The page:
BOAC Incident (Case 6)
Seven Islands, Quebec
June 29, 1954

James E. McDonald:
A famous case in UFO records occurred near sunset on June 29, 1954, over eastern Canada, when crew and passengers of a British Overseas Airways Corp. Stratocruiser, outbound from New York to London, observed for eighteen minutes (about 90 miles of flight path) one large object and five or six smaller objects somewhat north of Seven Islands.  The UFOs were sighted just aft of the port wing, at a very roughly estimated distance of 5-6 miles, maneuvering in an unconventional manner.  The pilot, Capt. James Howard, stated (after landing in London), "they were obviously not aircraft as we know them. All appeared black and I will swear they were solid.  There was a big central object that appeared to keep changing shape.  The six smaller objects dodged about either in front or behind". (reference 9) When interviewed by USAF intelligence personnel at Goose Bay, Labrador, it was stated that all of the crew had participated in the sighting, plus a number of passengers, a total of twenty witnesses.  A fighter plane scrambled from Goose Bay at Howard's request. Just before it reached their area, the UFOs rapidly moved out of sight towards the northwest.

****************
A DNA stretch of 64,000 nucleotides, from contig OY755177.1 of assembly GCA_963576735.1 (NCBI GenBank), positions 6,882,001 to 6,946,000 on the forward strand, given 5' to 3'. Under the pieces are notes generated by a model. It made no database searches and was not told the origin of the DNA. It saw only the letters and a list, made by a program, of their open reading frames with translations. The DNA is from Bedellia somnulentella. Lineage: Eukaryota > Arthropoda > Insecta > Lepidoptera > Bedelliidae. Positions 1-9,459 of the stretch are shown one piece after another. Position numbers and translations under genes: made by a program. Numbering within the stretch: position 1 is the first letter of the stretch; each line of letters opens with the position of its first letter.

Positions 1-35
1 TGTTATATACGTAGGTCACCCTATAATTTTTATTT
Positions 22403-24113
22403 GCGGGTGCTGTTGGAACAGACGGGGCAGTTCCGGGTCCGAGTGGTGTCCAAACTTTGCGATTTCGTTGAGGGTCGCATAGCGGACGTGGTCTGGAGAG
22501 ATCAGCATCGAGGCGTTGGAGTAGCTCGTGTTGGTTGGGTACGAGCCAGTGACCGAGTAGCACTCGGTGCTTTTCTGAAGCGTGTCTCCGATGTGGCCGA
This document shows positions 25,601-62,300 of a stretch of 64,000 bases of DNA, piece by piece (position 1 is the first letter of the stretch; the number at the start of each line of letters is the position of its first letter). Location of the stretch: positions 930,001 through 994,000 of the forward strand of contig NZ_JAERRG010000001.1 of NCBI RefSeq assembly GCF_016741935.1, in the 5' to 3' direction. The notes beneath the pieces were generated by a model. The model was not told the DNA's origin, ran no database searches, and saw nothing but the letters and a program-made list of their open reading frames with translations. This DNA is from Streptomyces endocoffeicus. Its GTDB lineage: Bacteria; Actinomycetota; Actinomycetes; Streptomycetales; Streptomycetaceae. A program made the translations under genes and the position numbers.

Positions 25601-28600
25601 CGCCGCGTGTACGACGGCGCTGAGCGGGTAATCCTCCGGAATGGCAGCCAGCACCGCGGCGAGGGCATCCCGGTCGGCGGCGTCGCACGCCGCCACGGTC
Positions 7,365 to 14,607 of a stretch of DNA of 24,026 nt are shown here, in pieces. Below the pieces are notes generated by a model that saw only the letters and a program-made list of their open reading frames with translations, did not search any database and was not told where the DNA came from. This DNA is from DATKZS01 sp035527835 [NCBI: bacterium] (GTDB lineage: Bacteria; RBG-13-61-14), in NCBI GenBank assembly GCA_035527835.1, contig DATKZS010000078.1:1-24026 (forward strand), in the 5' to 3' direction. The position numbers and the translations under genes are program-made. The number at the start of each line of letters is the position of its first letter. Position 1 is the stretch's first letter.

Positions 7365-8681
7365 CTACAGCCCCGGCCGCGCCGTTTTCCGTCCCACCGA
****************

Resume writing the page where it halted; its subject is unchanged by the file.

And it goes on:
The group of UFOs maintained relatively constant position, relative to the airline, until their departure, and lay approximately five degrees to the left of the just setting sun.  No meteorological optical phenomenon could reasonably account for the reported phenomena.  The Stratocruiser was flying at about 240 knots at 19,000 feet on the southwest edge of a high-pressure center over Labrador, scarcely the kind of meteorological conditions favorable to ball lightning, and visibility was described by the captain as "perfect".  To suggest that a natural plasmoid could keep pace with an aircraft at that speed and distance seems entirely unreasonable.  The speed and motions rule out meteors.  The peculiar maneuvering of the smaller objects and the curious shape changes of the larger object suggest no conventional explanation.  It was First Officer Le Boyd's impression that the smaller ones merged into the larger prior to departure, again defying obvious explanation. 

Howard is still flying with BOAC.  In a recent interview, he corroborated the details of the 1954 press accounts and added interesting additional points.  The distance of the objects precluded seeing any structural details, if any had been present; it is the performance characteristics and pronounced shape changes that mark this well authenticated sighting as a puzzling UFO case for which no adequate explanation has ever been proposed. 

 The Case Report 
 NICAP Home Page